I fear that I teeter back and forth between tip-toeing and flipping my skirt up and saying, WHOOOHOO look at my panties! I am both of those people. My children are getting a little older now and I am more conscious of them having the ability to someday read what I wrote about my life with them. I would never want to hurt them in any way. And my relationship with my husband is off limits, yet I touch on things that hopefully he will not feel threatened by. Having his respect is crucial and vital to me.
I hope that I have not been guilty of airing dirty laundry. Maybe some stained laundry, but not dirty laundry. That holds no interest for me. Somehow there seems an agenda behind those kind of posts. An agenda that begs to blow up in your face.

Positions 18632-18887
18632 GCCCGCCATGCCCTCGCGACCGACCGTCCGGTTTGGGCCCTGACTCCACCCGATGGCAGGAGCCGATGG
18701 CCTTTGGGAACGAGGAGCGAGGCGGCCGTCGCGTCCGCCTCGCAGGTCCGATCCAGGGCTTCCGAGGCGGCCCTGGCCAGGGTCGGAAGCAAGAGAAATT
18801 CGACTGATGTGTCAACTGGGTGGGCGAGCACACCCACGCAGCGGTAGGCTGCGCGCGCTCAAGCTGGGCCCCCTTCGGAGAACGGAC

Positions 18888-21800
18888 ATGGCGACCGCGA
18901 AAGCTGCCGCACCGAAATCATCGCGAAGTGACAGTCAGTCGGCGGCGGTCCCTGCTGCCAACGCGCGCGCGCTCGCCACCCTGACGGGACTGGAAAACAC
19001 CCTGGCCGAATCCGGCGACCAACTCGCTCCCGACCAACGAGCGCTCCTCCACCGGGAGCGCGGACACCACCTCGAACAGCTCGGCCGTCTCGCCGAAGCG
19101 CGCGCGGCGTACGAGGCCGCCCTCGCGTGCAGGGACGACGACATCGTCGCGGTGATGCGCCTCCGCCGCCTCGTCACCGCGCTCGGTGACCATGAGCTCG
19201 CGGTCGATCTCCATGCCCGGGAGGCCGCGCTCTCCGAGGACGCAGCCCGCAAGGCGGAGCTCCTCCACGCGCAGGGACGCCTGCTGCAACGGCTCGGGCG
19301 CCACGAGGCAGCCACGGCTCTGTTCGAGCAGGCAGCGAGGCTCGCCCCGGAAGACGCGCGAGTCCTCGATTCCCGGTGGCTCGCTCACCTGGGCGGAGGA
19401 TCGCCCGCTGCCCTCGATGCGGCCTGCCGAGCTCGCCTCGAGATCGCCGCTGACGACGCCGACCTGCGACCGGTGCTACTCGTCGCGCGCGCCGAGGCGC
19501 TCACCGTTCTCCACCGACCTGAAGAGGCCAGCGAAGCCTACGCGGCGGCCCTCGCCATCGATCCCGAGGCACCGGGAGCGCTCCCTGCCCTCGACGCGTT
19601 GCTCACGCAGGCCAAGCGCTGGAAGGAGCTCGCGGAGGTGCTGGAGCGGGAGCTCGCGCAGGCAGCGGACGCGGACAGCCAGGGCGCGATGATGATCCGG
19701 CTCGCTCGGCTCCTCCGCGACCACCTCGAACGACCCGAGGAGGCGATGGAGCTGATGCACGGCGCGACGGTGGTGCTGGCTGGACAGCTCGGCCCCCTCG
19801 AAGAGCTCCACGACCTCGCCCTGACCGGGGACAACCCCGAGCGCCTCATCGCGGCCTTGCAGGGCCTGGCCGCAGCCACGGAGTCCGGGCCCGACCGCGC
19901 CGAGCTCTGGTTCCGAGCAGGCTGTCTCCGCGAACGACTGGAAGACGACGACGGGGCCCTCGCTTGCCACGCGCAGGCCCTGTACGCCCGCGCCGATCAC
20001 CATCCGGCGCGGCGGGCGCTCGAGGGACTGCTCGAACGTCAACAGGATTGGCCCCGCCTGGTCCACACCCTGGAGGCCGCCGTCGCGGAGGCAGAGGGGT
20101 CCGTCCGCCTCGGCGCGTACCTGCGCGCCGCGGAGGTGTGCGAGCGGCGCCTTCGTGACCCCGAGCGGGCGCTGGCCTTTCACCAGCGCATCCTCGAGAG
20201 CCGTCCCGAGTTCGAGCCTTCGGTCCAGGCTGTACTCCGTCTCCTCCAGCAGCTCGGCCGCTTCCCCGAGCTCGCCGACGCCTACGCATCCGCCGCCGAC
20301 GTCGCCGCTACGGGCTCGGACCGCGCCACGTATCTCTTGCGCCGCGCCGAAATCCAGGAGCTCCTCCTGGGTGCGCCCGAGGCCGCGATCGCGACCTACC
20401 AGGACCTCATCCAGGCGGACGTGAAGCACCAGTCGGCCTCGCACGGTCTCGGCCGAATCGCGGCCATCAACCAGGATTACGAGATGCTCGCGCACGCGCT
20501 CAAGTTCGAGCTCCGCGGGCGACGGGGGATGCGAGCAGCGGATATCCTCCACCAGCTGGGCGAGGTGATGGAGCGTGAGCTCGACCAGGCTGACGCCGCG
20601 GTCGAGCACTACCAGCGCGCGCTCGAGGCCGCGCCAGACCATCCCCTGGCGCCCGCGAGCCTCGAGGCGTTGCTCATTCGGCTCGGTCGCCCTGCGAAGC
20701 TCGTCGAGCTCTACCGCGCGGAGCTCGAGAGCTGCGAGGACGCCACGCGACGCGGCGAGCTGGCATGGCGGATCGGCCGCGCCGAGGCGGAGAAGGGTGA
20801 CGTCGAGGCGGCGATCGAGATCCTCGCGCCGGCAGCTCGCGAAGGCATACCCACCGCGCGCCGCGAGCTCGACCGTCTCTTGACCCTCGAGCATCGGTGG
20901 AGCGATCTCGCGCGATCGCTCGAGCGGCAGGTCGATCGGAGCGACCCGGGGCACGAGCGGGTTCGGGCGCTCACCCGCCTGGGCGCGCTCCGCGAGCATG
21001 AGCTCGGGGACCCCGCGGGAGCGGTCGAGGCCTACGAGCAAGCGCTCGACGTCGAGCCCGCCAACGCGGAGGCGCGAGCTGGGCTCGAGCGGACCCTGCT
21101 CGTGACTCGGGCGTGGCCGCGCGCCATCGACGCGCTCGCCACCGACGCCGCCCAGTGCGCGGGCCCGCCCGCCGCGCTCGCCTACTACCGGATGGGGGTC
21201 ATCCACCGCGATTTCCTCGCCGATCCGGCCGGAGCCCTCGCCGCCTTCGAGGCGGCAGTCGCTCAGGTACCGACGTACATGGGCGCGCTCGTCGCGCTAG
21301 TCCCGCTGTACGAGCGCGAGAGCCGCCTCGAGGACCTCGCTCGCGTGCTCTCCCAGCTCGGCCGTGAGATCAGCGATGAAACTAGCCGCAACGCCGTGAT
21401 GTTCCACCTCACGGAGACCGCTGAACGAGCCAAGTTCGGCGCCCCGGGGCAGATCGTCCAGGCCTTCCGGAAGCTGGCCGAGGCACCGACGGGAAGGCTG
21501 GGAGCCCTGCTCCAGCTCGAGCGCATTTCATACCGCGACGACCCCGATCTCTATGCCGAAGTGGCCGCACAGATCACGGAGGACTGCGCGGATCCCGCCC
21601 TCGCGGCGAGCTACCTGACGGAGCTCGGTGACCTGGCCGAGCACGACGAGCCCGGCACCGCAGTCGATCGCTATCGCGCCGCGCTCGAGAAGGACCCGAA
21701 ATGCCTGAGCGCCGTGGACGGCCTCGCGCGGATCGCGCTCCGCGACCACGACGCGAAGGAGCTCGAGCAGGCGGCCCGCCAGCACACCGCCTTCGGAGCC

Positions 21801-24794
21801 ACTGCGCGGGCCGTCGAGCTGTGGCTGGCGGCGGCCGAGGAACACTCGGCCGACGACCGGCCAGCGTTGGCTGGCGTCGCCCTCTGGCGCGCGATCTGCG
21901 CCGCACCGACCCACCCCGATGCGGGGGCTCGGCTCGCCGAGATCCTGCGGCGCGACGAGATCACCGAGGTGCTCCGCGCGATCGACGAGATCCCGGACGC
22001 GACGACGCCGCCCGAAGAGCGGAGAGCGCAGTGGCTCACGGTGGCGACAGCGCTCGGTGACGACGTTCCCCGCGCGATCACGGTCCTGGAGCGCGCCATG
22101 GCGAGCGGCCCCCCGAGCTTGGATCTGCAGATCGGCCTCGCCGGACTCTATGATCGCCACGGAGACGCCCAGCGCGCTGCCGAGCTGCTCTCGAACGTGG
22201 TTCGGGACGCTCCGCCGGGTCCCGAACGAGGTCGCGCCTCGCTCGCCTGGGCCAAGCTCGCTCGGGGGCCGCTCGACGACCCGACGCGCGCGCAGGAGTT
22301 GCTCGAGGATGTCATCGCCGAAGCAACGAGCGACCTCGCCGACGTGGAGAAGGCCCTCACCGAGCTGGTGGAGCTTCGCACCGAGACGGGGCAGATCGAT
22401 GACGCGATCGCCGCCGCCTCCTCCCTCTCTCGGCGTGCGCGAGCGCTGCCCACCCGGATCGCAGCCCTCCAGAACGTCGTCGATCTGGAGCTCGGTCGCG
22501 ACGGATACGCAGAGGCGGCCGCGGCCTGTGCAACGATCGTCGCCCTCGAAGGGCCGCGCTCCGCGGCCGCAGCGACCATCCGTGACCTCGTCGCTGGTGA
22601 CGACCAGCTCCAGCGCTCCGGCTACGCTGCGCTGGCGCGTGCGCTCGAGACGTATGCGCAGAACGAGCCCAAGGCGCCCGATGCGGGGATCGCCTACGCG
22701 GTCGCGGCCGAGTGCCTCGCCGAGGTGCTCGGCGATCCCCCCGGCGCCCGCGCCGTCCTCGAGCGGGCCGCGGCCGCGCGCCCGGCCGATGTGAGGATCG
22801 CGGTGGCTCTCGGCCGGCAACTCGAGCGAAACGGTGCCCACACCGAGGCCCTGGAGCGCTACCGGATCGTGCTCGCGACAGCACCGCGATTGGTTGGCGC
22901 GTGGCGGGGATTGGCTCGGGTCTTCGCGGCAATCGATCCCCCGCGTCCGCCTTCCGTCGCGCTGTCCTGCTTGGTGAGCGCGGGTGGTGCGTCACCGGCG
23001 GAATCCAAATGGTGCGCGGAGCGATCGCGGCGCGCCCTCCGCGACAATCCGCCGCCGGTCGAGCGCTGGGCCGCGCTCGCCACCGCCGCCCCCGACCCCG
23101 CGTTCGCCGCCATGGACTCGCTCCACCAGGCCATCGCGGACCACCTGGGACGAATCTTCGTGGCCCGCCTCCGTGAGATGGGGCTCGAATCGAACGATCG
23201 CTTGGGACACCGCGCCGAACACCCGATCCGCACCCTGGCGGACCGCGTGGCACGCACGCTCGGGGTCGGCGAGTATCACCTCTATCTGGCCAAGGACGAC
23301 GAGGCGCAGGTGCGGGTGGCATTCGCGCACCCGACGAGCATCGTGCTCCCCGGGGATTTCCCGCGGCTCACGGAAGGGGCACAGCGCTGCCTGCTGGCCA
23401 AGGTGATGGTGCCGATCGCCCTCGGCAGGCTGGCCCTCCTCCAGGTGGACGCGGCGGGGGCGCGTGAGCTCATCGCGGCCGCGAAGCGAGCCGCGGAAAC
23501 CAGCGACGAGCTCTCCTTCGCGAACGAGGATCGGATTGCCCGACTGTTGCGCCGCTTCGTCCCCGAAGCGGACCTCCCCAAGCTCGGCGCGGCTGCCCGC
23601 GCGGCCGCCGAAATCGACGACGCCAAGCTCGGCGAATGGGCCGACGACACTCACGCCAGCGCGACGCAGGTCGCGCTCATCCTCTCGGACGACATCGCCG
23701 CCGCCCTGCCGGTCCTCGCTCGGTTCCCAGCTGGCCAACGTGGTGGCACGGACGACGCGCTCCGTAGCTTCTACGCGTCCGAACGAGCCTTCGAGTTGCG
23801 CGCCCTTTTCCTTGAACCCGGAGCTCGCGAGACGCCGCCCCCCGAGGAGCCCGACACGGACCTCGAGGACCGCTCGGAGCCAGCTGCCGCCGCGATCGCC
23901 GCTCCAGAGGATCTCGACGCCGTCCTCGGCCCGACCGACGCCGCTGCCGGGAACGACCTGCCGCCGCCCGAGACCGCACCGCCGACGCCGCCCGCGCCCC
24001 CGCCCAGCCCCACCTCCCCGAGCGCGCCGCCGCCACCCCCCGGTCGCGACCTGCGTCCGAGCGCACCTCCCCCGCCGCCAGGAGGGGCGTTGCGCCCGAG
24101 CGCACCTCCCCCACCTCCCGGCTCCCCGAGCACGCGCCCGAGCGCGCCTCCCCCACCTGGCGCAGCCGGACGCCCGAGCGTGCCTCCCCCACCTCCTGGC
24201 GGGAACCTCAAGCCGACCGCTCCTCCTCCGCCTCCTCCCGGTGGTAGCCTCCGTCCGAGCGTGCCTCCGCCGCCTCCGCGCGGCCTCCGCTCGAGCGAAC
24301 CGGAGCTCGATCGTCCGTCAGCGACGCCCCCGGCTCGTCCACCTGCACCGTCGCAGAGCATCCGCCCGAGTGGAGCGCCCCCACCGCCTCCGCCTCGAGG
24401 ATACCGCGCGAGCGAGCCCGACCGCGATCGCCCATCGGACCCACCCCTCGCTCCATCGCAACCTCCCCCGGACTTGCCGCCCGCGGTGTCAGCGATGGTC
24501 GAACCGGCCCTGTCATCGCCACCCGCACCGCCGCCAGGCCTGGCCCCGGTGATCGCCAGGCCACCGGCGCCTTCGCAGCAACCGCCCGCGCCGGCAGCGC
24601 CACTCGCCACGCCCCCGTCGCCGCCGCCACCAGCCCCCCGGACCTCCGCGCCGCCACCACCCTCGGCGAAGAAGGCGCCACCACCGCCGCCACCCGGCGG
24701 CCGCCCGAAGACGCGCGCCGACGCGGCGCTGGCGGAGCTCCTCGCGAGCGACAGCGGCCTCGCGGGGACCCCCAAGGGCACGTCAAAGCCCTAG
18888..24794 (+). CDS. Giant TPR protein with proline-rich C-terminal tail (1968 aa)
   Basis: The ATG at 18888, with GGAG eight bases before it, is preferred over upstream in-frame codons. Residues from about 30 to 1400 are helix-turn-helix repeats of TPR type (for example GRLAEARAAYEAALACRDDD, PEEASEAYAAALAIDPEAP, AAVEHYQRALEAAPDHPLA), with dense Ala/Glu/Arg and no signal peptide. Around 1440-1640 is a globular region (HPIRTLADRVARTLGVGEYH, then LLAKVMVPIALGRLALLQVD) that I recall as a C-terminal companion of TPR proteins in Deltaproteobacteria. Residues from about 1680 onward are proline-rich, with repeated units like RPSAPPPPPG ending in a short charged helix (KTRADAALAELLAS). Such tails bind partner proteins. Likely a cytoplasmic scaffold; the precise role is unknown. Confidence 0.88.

Mrs. G's post has stayed with me and weighed on me until I had to sit down and write about this. It has gotten me thinking more about what I want out of blogging and is there a purpose to it, other than just using it as a vent or outlet for creativity. Perhaps it is meant to be temporary, to bridge the jump between writing about things banal and then really taking a risk and trying to write something more concrete - like a book. Perhaps it will be just another creative venture that dies out... All I do know is that it is a journey that I relish and hopefully will make me a more interesting person to my children, when they think of me someday as someone who had her own interests. Created her own fire in the belly. Even if it was pretty messy on some days. Because life is messy. That's why they invented baths. Blog posts are little snapshots into our lives. And everyone uses different lenses.